In case you haven’t noticed, social networking is a movement, and where Tunisia and Egypt are concerned, it sparked an actual revolution. In the meetings industry, the experimentation with Twitter, Facebook, Flickr, YouTube, and LinkedIn is training our attendees, exhibitors, sponsors, media and nearly everyone in the event ecosystem to expect MORE—more content, more information, more engagement—before, during, after, online, and offline. In response, developers have come up with some interesting ideas to help event planners expand their notion of “social networking” beyond online platforms.
Why wait for the conference to begin before starting to network with other participants? A new service from developers in Denmark allows users to start getting to know each other in the airport and on the airplane. Planely asks users to sign up using Facebook or email addresses plus their first and last names. It then matches up travelers on the same flight to the same destination. “Why should the networking opportunity around an event start and finish at the venue? What a wasted opportunity before and after traveling,” says Nick Martin, Planely’s CEO and Founder.
Planely has touched on a pain point according to Martin. “Flying is a real time drain on busy professional people. Anything to make that moment more productive seems to be a real need,” he adds. For events, Martin’s firm has worked out a sponsorship opportunity that includes a custom landing page, timed sponsor messages, and metrics reporting. Event organizers get “the good feeling from their participants, some really interesting metrics to analyze after the event, an extra marketing channel for their sponsors, and that all important life juice of an event—buzz,” Martin says.
What began as green way for conference attendees to share rides (carpools, taxis) to/from an event has blossomed into an important social experience—an outcome that was not entirely an accident. “My personal motivation behind SpaceShare was primarily environmental, but I never saw that as more than one of a number of reasons why people would use it,” says Stephen Cataldo, SpaceShare’s Founder.
Today SpaceShare has become a practical, low-cost pre-conference networking experience as evidenced by the comments on their Website and a telling video of two women who met by sharing a cab to a conference, attended the conference together, and plan to attend the same conference “together” the following year. “Our feedback emails are full of connections, very often the most important connection someone makes at a conference is the person they share their travels with,” Cataldo says.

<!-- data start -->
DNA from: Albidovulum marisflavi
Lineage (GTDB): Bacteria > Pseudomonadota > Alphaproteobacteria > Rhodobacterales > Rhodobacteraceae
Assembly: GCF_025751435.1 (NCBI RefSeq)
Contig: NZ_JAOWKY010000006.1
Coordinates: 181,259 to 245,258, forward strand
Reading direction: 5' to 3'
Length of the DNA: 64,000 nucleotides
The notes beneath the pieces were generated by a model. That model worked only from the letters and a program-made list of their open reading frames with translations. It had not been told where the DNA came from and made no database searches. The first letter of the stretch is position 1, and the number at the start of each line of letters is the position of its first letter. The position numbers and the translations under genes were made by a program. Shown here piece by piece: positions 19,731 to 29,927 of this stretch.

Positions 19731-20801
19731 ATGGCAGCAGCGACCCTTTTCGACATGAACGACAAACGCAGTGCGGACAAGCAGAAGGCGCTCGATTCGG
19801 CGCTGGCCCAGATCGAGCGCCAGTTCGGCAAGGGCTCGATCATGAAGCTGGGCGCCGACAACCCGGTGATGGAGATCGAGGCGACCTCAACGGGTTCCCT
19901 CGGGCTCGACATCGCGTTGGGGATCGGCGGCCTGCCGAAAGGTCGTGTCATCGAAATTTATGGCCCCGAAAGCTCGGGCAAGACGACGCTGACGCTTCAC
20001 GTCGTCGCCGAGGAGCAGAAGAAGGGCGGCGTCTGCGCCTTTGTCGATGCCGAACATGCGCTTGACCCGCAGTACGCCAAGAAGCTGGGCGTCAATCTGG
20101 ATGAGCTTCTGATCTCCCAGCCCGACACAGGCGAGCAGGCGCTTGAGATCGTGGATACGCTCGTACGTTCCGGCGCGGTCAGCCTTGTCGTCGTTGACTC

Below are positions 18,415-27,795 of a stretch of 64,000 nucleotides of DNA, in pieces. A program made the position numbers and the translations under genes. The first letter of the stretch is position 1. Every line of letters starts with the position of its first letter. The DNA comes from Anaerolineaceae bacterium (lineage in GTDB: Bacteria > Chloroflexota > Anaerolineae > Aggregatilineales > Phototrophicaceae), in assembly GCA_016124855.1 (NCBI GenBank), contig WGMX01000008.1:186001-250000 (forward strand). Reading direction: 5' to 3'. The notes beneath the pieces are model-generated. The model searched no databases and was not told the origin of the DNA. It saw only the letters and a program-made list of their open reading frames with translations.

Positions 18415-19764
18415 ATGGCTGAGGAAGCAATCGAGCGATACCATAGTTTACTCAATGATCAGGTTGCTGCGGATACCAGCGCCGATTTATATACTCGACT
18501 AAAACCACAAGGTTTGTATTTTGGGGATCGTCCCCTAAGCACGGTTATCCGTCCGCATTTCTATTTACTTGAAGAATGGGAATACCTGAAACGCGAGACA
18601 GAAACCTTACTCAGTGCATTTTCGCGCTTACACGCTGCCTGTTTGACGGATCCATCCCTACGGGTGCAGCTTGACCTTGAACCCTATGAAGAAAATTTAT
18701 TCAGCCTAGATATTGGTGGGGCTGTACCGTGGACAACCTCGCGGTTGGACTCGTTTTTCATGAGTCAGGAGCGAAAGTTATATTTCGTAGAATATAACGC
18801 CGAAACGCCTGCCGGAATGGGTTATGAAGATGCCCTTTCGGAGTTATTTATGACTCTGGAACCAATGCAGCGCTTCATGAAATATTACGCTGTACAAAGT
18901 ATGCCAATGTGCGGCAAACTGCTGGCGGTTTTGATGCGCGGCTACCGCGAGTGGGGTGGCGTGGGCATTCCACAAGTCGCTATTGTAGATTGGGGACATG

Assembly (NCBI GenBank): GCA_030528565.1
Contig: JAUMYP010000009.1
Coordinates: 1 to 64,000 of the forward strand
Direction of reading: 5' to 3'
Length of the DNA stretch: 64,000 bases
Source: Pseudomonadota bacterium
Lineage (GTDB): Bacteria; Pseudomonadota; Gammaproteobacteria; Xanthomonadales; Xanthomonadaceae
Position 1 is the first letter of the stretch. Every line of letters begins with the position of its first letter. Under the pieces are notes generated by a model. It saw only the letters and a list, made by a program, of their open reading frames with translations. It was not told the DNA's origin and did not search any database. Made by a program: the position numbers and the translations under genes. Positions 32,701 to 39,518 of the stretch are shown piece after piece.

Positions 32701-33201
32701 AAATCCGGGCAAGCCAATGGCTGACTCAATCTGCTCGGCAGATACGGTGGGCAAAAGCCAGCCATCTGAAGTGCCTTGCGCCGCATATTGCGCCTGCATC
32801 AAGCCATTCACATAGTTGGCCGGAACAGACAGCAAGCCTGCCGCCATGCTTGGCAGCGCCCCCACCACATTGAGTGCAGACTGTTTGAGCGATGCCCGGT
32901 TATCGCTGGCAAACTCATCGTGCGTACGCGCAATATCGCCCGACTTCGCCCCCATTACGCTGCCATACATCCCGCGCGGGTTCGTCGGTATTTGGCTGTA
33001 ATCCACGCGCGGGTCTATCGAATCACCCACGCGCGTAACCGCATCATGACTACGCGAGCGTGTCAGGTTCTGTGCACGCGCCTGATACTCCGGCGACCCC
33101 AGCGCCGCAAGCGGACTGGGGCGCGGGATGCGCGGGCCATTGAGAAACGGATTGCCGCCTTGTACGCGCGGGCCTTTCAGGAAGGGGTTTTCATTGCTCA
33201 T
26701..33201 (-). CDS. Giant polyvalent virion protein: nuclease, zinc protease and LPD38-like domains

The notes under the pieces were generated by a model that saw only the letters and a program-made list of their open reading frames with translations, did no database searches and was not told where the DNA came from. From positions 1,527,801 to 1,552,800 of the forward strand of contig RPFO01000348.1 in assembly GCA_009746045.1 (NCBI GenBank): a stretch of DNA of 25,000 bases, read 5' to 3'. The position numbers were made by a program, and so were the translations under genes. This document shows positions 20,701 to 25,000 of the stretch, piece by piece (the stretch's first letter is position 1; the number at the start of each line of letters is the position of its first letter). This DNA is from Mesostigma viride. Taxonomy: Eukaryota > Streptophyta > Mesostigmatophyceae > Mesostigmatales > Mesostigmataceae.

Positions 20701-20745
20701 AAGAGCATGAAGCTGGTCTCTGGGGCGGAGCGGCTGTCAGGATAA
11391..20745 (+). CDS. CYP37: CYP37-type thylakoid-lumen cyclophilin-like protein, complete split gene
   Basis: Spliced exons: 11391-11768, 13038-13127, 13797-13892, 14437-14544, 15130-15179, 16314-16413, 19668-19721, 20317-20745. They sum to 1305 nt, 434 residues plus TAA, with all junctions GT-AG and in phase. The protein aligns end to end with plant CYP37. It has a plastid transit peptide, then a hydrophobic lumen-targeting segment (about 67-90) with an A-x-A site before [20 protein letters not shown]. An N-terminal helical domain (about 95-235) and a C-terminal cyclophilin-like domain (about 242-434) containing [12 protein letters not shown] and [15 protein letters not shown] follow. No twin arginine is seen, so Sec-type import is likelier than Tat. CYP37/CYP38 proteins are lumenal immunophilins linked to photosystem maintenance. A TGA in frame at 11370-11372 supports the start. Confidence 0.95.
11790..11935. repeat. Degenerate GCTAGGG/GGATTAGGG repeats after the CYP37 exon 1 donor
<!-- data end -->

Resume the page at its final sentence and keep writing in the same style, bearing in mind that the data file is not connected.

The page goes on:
Everybody’s gotta eat, right? As the brainchild of restaurant software developer (Philip Tulin) and event industry entrepreneur (Jeff Nussdorf), GUMPstir is the first social dining network. Trade show attendees register with the service before they arrive in Las Vegas (the first city to launch the network). They play games to win points that translate into discounts and freebies at local area restaurants. The de facto community of visitors attending the same trade show can network online, “meetup” for dinner, share photos, challenge others in game play, and find out where other community members are dining.
An element of the GUMPstir platform allows trade show exhibitors to participate in the gaming by offering promotional codes (also good for dining points) to attendees who visit their booths. The entire program works like “Facebook meets Foursquare with a twist of SCVNGR,” using dinner, discounts and a chance to make new connections as the rewards for playing.
The Takeaway: There are nooks and crannies of every event that event organizers should pay attention to. Planners can facilitate the engagement that services like Planely, SpaceShare, GUMPstir, and others offer by bringing them into the light of day or even participating through sponsorships. When done well, attendees will see the subtle facilitation as a thoughtful way to enrich the experience of participants and take social networking beyond 140 characters.